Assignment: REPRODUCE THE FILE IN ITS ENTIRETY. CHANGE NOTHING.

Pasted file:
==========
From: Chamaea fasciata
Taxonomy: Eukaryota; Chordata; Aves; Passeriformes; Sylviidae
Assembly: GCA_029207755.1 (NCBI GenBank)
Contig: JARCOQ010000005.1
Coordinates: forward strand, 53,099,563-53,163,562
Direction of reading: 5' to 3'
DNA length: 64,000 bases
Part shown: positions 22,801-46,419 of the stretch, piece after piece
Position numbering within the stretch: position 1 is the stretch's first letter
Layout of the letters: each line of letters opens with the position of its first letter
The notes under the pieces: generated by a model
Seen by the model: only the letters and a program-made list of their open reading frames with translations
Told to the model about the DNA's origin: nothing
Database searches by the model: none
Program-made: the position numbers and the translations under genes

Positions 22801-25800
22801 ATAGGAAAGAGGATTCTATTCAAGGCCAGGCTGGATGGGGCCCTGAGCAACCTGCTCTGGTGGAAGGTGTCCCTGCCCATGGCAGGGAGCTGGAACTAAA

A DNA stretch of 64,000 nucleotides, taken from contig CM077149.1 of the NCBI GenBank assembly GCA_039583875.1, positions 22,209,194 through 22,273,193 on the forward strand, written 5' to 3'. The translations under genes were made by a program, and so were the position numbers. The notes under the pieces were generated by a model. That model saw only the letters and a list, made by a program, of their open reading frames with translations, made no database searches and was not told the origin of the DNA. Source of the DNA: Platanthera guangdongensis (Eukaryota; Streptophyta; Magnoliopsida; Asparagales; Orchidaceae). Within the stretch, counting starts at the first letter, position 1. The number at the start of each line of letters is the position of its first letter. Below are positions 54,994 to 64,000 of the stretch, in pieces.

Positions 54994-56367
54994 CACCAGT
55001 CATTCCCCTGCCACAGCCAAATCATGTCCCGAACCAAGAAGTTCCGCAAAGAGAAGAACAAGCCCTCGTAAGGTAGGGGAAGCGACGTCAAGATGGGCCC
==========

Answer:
From: Chamaea fasciata
Taxonomy: Eukaryota; Chordata; Aves; Passeriformes; Sylviidae
Assembly: GCA_029207755.1 (NCBI GenBank)
Contig: JARCOQ010000005.1
Coordinates: forward strand, 53,099,563-53,163,562
Direction of reading: 5' to 3'
DNA length: 64,000 bases
Part shown: positions 22,801-46,419 of the stretch, piece after piece
Position numbering within the stretch: position 1 is the stretch's first letter
Layout of the letters: each line of letters opens with the position of its first letter
The notes under the pieces: generated by a model
Seen by the model: only the letters and a program-made list of their open reading frames with translations
Told to the model about the DNA's origin: nothing
Database searches by the model: none
Program-made: the position numbers and the translations under genes

Positions 22801-25800
22801 ATAGGAAAGAGGATTCTATTCAAGGCCAGGCTGGATGGGGCCCTGAGCAACCTGCTCTGGTGGAAGGTGTCCCTGCCCATGGCAGGGAGCTGGAACTAAA

A DNA stretch of 64,000 nucleotides, taken from contig CM077149.1 of the NCBI GenBank assembly GCA_039583875.1, positions 22,209,194 through 22,273,193 on the forward strand, written 5' to 3'. The translations under genes were made by a program, and so were the position numbers. The notes under the pieces were generated by a model. That model saw only the letters and a list, made by a program, of their open reading frames with translations, made no database searches and was not told the origin of the DNA. Source of the DNA: Platanthera guangdongensis (Eukaryota; Streptophyta; Magnoliopsida; Asparagales; Orchidaceae). Within the stretch, counting starts at the first letter, position 1. The number at the start of each line of letters is the position of its first letter. Below are positions 54,994 to 64,000 of the stretch, in pieces.

Positions 54994-56367
54994 CACCAGT
55001 CATTCCCCTGCCACAGCCAAATCATGTCCCGAACCAAGAAGTTCCGCAAAGAGAAGAACAAGCCCTCGTAAGGTAGGGGAAGCGACGTCAAGATGGGCCC